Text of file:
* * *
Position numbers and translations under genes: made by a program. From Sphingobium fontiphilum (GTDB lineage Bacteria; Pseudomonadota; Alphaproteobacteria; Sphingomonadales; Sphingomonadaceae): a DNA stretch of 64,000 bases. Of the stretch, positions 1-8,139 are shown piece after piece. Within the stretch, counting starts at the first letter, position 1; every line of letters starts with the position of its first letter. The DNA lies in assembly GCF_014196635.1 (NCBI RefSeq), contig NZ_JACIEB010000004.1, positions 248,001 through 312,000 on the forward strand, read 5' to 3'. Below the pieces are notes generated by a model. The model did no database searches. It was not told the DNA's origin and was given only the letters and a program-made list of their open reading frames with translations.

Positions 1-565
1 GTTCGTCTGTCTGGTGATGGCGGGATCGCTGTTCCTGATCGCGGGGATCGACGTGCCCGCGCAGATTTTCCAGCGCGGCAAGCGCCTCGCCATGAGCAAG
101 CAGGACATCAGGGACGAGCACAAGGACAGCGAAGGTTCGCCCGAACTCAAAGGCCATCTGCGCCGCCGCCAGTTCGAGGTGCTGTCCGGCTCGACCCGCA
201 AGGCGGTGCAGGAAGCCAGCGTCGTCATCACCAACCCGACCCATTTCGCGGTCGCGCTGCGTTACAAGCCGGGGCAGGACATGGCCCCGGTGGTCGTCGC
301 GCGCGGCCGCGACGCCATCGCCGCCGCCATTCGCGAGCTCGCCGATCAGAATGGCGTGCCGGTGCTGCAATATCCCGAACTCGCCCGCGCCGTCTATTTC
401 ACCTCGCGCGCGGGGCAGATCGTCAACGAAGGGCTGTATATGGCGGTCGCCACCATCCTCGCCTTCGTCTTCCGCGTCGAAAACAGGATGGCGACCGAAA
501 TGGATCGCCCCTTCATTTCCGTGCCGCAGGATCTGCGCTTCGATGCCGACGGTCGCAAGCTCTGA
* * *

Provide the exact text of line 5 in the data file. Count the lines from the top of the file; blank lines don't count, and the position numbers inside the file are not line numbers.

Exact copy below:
201 AGGCGGTGCAGGAAGCCAGCGTCGTCATCACCAACCCGACCCATTTCGCGGTCGCGCTGCGTTACAAGCCGGGGCAGGACATGGCCCCGGTGGTCGTCGC